Jake Sully: The Sky People have sent us a message. That they can take whatever they want, and no one can stop them. But we will send them a message. You ride out as fast as wings can carry you, you tell the other clans to come, you tell them Toruk Makto calls to them, and you fly now, with me, brothers, sisters, and we will show the Sky People, that they cannot take whatever they want. That this… this is our land!
Sam Worthington … Jake Sully
Zoe Saldana … Neytiri
Sigourney Weaver … Dr. Grace Augustine
Stephen Lang … Colonel Miles Quaritch
Joel Moore … Norm Spellman
Giovanni Ribisi … Parker Selfridge
Michelle Rodriguez … Trudy Chacon
Laz Alonso … Tsu’tey
Wes Studi … Eytukan
CCH Pounder … Moat
Special viewing note: Yesterday, January 19, 2010, would have been my brother, Forrest’s, 59th birthday. I attended Avatar with my mother partly as remembrance of his noble soul, and it turns out I could not have picked a more Forrest-worthy film… particularly its magical message of love and respect for all living things. Indeed, at several points—notably when the “seeds of Eywa” float like fireflies in the Pandoran night—we felt his presence.
The word avatar means 1) the embodiment of a quality or concept, 2) incarnation of esp. a Hindu deity in human form (from Sanskrit avatarah: ava, down + tarati, he crosses). The combination of the two standard meanings applies to the central plot element in this truly epochal movie. Like a flag, an avatar may be a real thing symbolizing a country and its core ideas. Or the avatar may be a clone in which another’s consciousness is represented.
Jake Sully (Sam Worthington) is a wounded Earth soldier who has been rehabbed in a futuristic VA hospital, yet remains a paraplegic. He learns that his twin brother, Tom, a scientist in a high-level secret corporate-military project, has died. The executives of that project ask Jake to take Tom’s place because of his genetic identity as Tom’s twin. Jake agrees. In the faraway world of Pandora, an Earth expeditionary force run by the Resources Development Corporation (RDC) has established a presence with the purpose of extracting an extremely valuable mineral to solve Earth’s energy crisis. A native humanoid population, the Na’vi, stand in the way. The Avatar Project, that Jake is now part of, is to bond with the Na’vi, learn their ways, and negotiate peaceful access to the mineral deposits.
The head of RDC, Parker Selfridge (Giovanni Ribisi), is the corporate official who makes all fundamental decisions for the expedition. The head of military operations, Colonel Miles Quaritch (Stephen Lang), and leader of the Avatar Project, Dr. Grace Augustine (Sigourney Weaver), both report to Selfridge. We learn quickly that Grace’s project is one of discovery and Quaritch’s objective is military conquest. Which will the Slime Poobah Selfridge choose? Duh. Yet the Avatar-Project side of the story provides all the wonder, drama, and romance. Jake’s avatar (JA)—which Jake’s consciousness inhabits via a special mind-meld pod—is finally ready. By accident, JA is stranded in a Na’vi great forest, home to the Omaticaya. He is discovered, later befriended and beloved, by Neytiri (Zoe Saldana); he becomes drawn into their culture, then identifies with their life force. Conflict ensues toward a final showdown.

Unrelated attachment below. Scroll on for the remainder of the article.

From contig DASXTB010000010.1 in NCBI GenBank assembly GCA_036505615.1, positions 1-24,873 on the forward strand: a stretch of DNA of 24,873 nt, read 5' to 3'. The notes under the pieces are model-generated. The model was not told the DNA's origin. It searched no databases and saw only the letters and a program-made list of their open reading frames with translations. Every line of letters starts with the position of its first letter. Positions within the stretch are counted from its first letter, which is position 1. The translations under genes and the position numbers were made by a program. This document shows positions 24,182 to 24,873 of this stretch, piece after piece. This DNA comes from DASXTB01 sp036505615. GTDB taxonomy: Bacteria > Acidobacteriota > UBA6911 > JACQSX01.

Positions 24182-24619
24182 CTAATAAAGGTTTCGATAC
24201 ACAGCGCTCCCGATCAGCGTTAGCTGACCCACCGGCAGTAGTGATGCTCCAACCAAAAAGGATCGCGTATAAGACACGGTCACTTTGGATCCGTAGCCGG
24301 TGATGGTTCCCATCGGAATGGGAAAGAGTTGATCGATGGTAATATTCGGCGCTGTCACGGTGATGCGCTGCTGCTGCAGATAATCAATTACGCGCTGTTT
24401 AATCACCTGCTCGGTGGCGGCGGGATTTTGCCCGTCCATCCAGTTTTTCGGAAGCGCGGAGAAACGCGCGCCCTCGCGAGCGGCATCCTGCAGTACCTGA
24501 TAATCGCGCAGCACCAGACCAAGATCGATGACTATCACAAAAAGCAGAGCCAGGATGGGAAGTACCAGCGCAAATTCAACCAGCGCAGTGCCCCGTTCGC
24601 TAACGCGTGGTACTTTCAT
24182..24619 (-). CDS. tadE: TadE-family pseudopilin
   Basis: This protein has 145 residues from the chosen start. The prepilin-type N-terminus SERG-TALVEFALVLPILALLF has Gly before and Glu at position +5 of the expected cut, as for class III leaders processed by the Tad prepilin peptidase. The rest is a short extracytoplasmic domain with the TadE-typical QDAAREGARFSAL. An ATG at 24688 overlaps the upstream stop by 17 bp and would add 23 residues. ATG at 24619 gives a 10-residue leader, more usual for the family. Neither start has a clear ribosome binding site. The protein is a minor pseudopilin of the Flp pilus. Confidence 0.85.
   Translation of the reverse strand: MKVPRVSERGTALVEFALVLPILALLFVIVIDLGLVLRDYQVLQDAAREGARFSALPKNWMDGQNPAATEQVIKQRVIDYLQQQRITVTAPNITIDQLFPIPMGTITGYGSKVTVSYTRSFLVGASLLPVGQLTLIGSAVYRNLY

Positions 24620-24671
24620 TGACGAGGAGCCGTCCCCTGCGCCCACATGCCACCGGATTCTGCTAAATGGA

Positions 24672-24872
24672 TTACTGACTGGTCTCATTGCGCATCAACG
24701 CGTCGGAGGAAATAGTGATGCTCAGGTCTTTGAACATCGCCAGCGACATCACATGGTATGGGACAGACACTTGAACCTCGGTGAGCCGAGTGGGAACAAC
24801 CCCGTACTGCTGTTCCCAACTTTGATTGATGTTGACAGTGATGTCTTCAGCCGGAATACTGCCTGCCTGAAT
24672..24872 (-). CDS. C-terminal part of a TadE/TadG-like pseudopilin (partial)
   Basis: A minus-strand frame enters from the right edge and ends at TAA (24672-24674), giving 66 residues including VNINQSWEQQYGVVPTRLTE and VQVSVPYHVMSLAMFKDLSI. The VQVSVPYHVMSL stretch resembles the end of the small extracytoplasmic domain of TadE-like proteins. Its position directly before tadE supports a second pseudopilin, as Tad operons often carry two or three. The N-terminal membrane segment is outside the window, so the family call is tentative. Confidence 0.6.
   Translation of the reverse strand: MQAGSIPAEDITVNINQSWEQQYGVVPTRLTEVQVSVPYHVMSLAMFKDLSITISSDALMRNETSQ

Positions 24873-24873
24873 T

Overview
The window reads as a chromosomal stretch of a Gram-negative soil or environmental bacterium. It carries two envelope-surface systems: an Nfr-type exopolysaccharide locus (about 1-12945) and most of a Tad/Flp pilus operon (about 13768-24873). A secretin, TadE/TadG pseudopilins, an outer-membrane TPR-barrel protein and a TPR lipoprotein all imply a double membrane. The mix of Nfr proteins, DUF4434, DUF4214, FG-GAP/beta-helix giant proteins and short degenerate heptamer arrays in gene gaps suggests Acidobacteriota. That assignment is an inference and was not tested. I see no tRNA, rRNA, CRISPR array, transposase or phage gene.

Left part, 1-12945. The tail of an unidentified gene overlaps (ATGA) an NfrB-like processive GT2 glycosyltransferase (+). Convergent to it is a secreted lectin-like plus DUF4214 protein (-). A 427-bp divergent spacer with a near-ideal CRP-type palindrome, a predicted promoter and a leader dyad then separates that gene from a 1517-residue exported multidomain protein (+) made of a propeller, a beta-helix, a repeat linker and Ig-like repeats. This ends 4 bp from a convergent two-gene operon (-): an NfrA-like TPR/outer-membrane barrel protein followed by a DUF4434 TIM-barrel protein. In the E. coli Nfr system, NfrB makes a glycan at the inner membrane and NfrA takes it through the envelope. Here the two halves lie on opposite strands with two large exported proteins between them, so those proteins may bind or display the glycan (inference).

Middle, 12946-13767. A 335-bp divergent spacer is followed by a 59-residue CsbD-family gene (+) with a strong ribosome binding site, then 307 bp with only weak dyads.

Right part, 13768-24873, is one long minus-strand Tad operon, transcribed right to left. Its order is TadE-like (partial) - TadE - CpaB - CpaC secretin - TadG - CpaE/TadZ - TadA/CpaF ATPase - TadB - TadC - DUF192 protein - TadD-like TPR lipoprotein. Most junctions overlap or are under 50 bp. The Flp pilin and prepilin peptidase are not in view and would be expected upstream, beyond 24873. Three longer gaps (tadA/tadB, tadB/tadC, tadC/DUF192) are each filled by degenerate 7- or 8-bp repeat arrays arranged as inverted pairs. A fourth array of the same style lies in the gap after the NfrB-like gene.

James Cameron’s Avatar is a masterpiece, not only of cinema, but of literature. The breadth and depth of his conceptions—the symbolism, the insights into the human condition, the tension between machinery and living organisms, the grand vision of a benevolent (yes, natural libertarian) future, not to mention the everlovin’ technology and its execution—are simply overwhelming. They take my breath away. I could not do justice to this magnificent creation with a 100-page treatise, but let me try to sketch a few key impressions.
The Technical Area
My guess is most of the commentary from the film community will focus on the revolutionary technical breakthroughs of Avatar. You can look at the this technical side from two perspectives: the technology infusing the characters’ world and the creative technology of the filmmakers. Both are astounding. As a dedicated futurist—though not a “technopolist“—I can tell you what we see in the movie is readily extrapolated from current capability… from 3D holographic instrumentation panels to cryogenic preservation of bodies waiting for cures.
The world that the scientists like Dr. Grace and associates of our protagonist Corporal Jake Skully inhabit I expect 10-20 years from now will probably be very close to what we will see in General Hospital: The writer/director is a life long science fiction fan, and no doubt the fortune he’s made with his Hollywood creations—chiefly Terminator (1984), Aliens (1986), The Abyss (1989), Titanic (1997)—assures he has access to any knowledge or capability that interests him. There is no question in my mind that he understands the Singularity, as articulated by Ray Kurzweil.